A Canterbury man is calling on the world's IT community to help destroy New Zealand's pests.
He's taking a high tech solution to one of this country's biggest environmental challenges and he reckons using smart phones will be 80,000 times more efficient than current trapping methods.
"This is a smart phone here, we've got a motion sensor here, a little microphone, solar panel, and we've got a waterproof speaker out the back," says The Cacophony Project Grant Ryan.
It looks a little more sophisticated than a high school science project, but Mr Ryan believes this is the answer to eradicating pests.
Mr Ryan came up with the idea when he heard birdsong increase around his Banks Peninsula home once he'd killed off possums and rats.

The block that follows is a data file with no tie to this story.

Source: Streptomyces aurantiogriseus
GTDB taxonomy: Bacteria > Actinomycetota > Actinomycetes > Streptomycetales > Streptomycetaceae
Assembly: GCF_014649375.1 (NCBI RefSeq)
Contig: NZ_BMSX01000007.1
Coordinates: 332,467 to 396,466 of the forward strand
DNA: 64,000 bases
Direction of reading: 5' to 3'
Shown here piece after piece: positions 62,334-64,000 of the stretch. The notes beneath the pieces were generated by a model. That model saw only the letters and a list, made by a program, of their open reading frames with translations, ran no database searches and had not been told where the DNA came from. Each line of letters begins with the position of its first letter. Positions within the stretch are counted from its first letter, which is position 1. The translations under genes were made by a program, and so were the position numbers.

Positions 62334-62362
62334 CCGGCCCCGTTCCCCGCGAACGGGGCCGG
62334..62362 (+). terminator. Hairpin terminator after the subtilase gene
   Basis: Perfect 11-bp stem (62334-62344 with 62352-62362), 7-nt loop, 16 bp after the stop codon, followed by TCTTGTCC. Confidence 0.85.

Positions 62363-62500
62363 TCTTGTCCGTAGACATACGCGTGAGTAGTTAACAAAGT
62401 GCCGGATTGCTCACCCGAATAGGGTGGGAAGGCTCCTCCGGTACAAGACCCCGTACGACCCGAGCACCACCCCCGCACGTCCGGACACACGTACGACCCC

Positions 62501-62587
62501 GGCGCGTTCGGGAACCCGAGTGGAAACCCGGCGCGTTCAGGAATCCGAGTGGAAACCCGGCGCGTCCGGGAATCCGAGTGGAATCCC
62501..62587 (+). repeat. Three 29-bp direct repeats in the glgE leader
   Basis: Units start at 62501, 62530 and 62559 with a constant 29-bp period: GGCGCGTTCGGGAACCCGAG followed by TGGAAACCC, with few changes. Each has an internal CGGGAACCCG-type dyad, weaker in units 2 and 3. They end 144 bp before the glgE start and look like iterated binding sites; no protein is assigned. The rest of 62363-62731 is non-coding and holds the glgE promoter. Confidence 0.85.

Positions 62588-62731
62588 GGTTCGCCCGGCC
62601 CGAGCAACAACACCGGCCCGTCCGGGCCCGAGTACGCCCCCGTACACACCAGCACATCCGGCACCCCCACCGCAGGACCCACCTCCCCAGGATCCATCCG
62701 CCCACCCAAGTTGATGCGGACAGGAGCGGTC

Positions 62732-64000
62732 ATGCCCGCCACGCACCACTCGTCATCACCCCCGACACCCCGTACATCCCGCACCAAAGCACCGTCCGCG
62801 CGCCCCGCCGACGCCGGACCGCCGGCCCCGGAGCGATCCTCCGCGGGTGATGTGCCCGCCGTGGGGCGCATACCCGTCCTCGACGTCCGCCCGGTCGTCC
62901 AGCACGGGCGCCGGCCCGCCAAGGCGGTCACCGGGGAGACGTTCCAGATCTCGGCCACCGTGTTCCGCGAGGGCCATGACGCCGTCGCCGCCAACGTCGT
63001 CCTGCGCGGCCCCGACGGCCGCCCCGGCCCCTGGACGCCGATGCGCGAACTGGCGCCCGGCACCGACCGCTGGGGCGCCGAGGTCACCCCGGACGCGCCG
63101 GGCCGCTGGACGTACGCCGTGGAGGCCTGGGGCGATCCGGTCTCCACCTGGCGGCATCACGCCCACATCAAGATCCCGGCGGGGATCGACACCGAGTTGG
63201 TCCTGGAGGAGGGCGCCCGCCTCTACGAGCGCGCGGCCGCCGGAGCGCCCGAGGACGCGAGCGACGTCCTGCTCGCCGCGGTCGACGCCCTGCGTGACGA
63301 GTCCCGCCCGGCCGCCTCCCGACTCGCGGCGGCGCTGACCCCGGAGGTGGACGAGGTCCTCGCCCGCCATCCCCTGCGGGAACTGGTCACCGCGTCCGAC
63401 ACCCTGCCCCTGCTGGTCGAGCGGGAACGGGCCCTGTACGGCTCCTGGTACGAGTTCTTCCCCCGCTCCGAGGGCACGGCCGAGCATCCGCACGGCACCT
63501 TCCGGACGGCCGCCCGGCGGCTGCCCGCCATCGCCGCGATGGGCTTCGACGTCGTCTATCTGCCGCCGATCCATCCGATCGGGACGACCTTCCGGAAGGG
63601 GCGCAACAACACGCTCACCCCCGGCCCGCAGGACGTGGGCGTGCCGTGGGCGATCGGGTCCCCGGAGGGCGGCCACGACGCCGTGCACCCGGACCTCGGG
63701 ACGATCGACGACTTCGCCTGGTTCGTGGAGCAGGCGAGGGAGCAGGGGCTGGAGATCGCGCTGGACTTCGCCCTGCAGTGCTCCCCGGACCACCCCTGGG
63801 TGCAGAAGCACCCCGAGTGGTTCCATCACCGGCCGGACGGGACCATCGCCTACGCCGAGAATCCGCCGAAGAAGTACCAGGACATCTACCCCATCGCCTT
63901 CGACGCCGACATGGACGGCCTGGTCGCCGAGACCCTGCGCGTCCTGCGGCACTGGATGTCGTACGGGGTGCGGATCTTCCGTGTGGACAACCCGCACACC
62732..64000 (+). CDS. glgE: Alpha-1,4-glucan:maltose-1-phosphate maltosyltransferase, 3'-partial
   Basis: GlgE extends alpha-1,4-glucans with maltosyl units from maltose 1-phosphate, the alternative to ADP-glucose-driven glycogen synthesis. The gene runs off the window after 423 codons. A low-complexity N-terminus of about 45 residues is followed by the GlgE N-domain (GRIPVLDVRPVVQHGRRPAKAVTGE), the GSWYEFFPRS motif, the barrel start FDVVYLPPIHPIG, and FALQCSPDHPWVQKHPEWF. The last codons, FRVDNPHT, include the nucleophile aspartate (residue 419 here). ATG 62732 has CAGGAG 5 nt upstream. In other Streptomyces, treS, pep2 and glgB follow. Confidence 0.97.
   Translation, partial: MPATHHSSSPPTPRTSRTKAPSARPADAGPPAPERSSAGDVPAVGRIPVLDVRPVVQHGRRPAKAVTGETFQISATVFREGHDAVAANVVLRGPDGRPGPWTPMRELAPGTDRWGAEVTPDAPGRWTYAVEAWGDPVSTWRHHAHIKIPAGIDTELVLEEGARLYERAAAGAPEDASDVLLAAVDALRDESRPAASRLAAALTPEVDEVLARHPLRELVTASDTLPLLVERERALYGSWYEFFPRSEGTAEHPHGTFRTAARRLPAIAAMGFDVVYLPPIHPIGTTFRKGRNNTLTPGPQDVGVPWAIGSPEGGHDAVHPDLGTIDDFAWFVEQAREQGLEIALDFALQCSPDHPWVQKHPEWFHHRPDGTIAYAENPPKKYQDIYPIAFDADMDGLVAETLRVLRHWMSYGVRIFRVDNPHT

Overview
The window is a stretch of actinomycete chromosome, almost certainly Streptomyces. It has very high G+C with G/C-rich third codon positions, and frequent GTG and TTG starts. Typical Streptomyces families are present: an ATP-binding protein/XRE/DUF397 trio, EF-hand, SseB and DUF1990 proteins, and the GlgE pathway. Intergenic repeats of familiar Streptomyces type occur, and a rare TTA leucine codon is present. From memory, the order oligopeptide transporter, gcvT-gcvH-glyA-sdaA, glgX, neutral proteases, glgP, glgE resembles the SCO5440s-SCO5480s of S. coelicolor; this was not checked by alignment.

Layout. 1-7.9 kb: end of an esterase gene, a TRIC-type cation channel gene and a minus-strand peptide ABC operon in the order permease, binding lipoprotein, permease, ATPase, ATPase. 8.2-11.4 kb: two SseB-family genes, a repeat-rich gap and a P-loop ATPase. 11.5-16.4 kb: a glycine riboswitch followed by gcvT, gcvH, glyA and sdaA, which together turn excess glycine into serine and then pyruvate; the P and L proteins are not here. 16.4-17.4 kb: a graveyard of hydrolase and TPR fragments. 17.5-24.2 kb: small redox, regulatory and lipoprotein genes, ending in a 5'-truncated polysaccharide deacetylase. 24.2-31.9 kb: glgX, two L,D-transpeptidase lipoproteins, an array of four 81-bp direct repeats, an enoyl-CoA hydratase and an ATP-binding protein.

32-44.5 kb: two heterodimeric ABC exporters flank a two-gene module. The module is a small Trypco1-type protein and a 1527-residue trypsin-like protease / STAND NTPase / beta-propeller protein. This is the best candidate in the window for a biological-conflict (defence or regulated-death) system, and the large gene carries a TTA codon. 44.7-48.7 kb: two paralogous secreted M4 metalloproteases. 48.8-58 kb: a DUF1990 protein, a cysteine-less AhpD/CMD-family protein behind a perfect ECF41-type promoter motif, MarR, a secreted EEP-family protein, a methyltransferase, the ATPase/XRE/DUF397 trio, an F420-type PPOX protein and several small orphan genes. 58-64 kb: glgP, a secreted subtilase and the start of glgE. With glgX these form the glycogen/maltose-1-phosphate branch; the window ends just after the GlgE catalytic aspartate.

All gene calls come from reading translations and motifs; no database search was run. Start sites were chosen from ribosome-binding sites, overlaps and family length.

He's called it The Cacophony Project.
"When Captain Cook got off the boat there was a cacophony of bird sound. And if you ever hear it, it's just joyous," says Mr Ryan.
At the centre of the device is a smart phone which records birdsong and sends data over the cloud to help create an index of birdlife.
The device will also use audio and visual lures to attract pests, and when they approach they'll be sprayed with poison.
"Okay so this sounds kind of crazy -- we think potentially that it could be 80,000 times more efficient," says Mr Ryan.
Crazy perhaps, but serial-inventor Mr Ryan has a number of successful businesses under his belt, including the YikeBike and PurePods, so he can be taken seriously.
And he's not looking to make any money from his latest venture.
The Cacophony Project is completely open source -- meaning anyone anywhere in the world can access the data and help contribute to making the project better.
"As soon as anyone works out a slightly better way to do it, you can update the whole lot, they all get better," says Mr Ryan.
And eventually, he says, even non-IT people will be able to help the project via a smartphone app that could record birdsong and upload it to the index.